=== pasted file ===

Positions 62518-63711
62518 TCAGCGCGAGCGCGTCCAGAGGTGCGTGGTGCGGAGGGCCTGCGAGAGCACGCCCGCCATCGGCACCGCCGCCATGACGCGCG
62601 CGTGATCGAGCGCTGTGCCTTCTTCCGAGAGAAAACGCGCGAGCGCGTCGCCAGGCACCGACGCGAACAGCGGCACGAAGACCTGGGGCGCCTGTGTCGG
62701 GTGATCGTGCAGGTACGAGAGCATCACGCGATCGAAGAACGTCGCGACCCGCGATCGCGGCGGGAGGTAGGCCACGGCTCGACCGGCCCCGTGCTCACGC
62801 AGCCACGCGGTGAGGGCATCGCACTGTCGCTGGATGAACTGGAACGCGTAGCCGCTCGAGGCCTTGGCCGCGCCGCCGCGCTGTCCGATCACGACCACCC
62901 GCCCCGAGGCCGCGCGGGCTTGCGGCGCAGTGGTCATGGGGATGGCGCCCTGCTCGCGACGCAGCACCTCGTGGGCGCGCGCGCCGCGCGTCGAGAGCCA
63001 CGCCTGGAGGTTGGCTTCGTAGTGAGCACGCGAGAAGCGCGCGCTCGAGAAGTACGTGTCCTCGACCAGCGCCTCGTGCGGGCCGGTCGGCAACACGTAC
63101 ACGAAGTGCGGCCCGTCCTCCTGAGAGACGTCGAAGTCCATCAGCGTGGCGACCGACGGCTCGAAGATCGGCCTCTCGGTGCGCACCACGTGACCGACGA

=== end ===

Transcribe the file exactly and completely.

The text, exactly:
Positions 62518-63711
62518 TCAGCGCGAGCGCGTCCAGAGGTGCGTGGTGCGGAGGGCCTGCGAGAGCACGCCCGCCATCGGCACCGCCGCCATGACGCGCG
62601 CGTGATCGAGCGCTGTGCCTTCTTCCGAGAGAAAACGCGCGAGCGCGTCGCCAGGCACCGACGCGAACAGCGGCACGAAGACCTGGGGCGCCTGTGTCGG
62701 GTGATCGTGCAGGTACGAGAGCATCACGCGATCGAAGAACGTCGCGACCCGCGATCGCGGCGGGAGGTAGGCCACGGCTCGACCGGCCCCGTGCTCACGC
62801 AGCCACGCGGTGAGGGCATCGCACTGTCGCTGGATGAACTGGAACGCGTAGCCGCTCGAGGCCTTGGCCGCGCCGCCGCGCTGTCCGATCACGACCACCC
62901 GCCCCGAGGCCGCGCGGGCTTGCGGCGCAGTGGTCATGGGGATGGCGCCCTGCTCGCGACGCAGCACCTCGTGGGCGCGCGCGCCGCGCGTCGAGAGCCA
63001 CGCCTGGAGGTTGGCTTCGTAGTGAGCACGCGAGAAGCGCGCGCTCGAGAAGTACGTGTCCTCGACCAGCGCCTCGTGCGGGCCGGTCGGCAACACGTAC
63101 ACGAAGTGCGGCCCGTCCTCCTGAGAGACGTCGAAGTCCATCAGCGTGGCGACCGACGGCTCGAAGATCGGCCTCTCGGTGCGCACCACGTGACCGACGA